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I'm either looking for an algorithm or a suggestion to improve my code to generate a list of random numbers that their sum equals some arbitrary number. With my code below, it'll always be biased as the first numbers will tend to be higher.

Is there a way to have the number selection more efficient?

#!/usr/bin/python
'''
  Generate a list of 'numbs' positive random numbers whose sum = 'limit_sum'
'''

import random


def gen_list(numbs, limit_sum):
  my_sum = []
  for index in range(0, numbs):
    if index == numbs - 1:
      my_sum.append(limit_sum - sum(my_sum))
    else:
      my_sum.append(random.uniform(0, limit_sum - sum(my_sum)))

  return my_sum

#test
import pprint
pprint.pprint(gen_list(5, 20))
pprint.pprint(gen_list(10, 200))
pprint.pprint(gen_list(0, 30))
pprint.pprint(gen_list(1, 10))

THE OUTPUT

## output

[0.10845093828525609,
 16.324799712999706,
 0.08200162072303821,
 3.4534885160590041,
 0.031259211932997744]

[133.19609626532952,
 47.464880208741029,
 8.556082341110228,
 5.7817325913462323,
 4.6342577008233716,
 0.22532341156764768,
 0.0027495225618908918,
 0.064738336208217895,
 0.028888697891734455,
 0.045250924420116689]

[]

[10]
share|improve this question
    
"random": please give us more information about your desired distribution and correlations. Note: Because of the summing property, the numbers are not independent. (e.g. if you know N-1 of the numbers, by definition you know the remaining number.) –  Jason S Oct 18 '10 at 13:04
    
normal or close to normal distribution is fine –  dassouki Oct 18 '10 at 13:05
1  
Normal without any qualifications doesn't make much sense here. Uniform makes more sense -- presumably it would mean "uniform over the entire permitted space". –  comingstorm Oct 18 '10 at 23:01
    
@comingstorm: There's no problem saying Gaussian (there is going to be minor correlations between variables) but I agree "uniform over the entire permitted space" is another option. –  Jason S Oct 19 '10 at 1:46
    
...although normal does not make sense if the variables are required to be >= 0. –  Jason S Oct 19 '10 at 1:49

7 Answers 7

up vote 3 down vote accepted

All right, we're going to tackle the problem assuming the requirement is to generate a random vector of length N that is uniformly distributed over the allowed space, restated as follows:

Given

  • a desired length L,
  • a desired total sum S,
  • a range of allowed values [0,B] for each scalar value,

generate a random vector V of length N such that the random variable V is uniformly distributed throughout its permitted space.


We can simplify the problem by noting that we can calculate V = U * S where U is a similar random vector with desired total sum 1, and a range of allowed values [0,b] where b = B/S. The value b must be between 1/N and 1.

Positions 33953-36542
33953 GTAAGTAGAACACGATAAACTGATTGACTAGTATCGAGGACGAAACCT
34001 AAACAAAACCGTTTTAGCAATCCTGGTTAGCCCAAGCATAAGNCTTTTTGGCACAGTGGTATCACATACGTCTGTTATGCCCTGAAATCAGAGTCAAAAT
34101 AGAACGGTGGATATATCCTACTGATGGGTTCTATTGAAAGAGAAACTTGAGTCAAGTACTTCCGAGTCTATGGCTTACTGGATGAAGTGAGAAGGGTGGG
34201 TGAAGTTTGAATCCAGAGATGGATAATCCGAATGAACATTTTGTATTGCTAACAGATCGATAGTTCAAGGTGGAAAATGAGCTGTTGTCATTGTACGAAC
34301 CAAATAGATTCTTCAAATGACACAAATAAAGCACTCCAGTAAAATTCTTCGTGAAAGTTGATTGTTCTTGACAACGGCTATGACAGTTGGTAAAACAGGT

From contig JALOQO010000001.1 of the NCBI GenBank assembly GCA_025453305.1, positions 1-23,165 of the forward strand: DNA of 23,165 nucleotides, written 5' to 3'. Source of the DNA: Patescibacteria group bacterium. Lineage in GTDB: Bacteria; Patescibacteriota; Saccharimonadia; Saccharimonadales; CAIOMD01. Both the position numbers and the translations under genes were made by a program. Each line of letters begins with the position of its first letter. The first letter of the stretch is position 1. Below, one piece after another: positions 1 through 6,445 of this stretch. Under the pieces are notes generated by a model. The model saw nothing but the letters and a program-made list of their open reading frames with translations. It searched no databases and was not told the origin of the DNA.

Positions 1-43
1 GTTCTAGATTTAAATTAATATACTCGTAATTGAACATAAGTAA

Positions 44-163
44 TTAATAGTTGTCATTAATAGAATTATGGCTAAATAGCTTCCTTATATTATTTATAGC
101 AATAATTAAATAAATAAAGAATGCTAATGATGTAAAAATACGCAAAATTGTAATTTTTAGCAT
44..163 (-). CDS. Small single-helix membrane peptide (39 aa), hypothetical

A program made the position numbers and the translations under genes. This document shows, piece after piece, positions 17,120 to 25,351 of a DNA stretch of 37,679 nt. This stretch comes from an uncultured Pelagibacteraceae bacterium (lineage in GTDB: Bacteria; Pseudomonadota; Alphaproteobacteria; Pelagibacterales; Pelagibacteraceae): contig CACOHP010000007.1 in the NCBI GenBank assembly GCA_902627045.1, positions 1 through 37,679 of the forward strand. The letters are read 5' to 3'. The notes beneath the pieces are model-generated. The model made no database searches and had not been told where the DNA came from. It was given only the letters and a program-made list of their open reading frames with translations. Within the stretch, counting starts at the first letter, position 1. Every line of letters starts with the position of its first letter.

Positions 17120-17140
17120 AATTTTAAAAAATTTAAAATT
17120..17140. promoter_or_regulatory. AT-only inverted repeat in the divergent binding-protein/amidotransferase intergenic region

First consider N = 3. The space of allowed values {U} is a portion of a plane perpendicular to the vector [1 1 1] that passes through the point [1/3 1/3 1/3] and which lies inside the cube whose components range between 0 and b. This set of points {U} is shaped like a hexagon.

(TBD: picture. I can't generate one right now, I need access to MATLAB or another program that can do 3D plots. My installation of Octave can't.)

It is best to use an orthonormal weighting matrix W (see my other answer) with one vector = [1 1 1]/sqrt(3). One such matrix is

octave-3.2.3:1> A=1/sqrt(3)
   A =  0.57735
octave-3.2.3:2> K=1/sqrt(3)/(sqrt(3)-1)
   K =  0.78868
octave-3.2.3:3> W = [A A A; A 1-K -K; A -K 1-K]
   W =

     0.57735   0.57735   0.57735
     0.57735   0.21132  -0.78868
     0.57735  -0.78868   0.21132

which, again, is orthonormal (W*W = I)

If you consider the points of the cube [0 0 b],[0 b b],[0 b 0],[b b 0],[b 0 0], and [b 0 b] these form a hexagon and are all a distance of b*sqrt(2/3) from the cube's diagonal. These do not satisfy the problem in question, but are useful in a minute. The other two points [0 0 0] and [b b b] are on the cube's diagonal.

The orthonormal weighting matrix W allows us to generate points that are uniformly distributed within {U}, because orthonormal matrices are coordinate transformations that rotate/reflect and do not scale or skew.

We will generate points that are uniformly distributed in the coordinate system defined by the 3 vectors of W. The first component is the axis of the diagonal of the cube. The sum of U's components depends completely upon this axis and not at all on the others. Therefore the coordinate along this axis is forced to be 1/sqrt(3) which corresponds to the point [1/3, 1/3, 1/3].

The other two components are in directions perpendicular to the cube's diagonal. Since the maximum distance from the diagonal is b*sqrt(2/3), we will generate uniformly distributed numbers (u,v) between -b*sqrt(2/3) and +b*sqrt(2/3).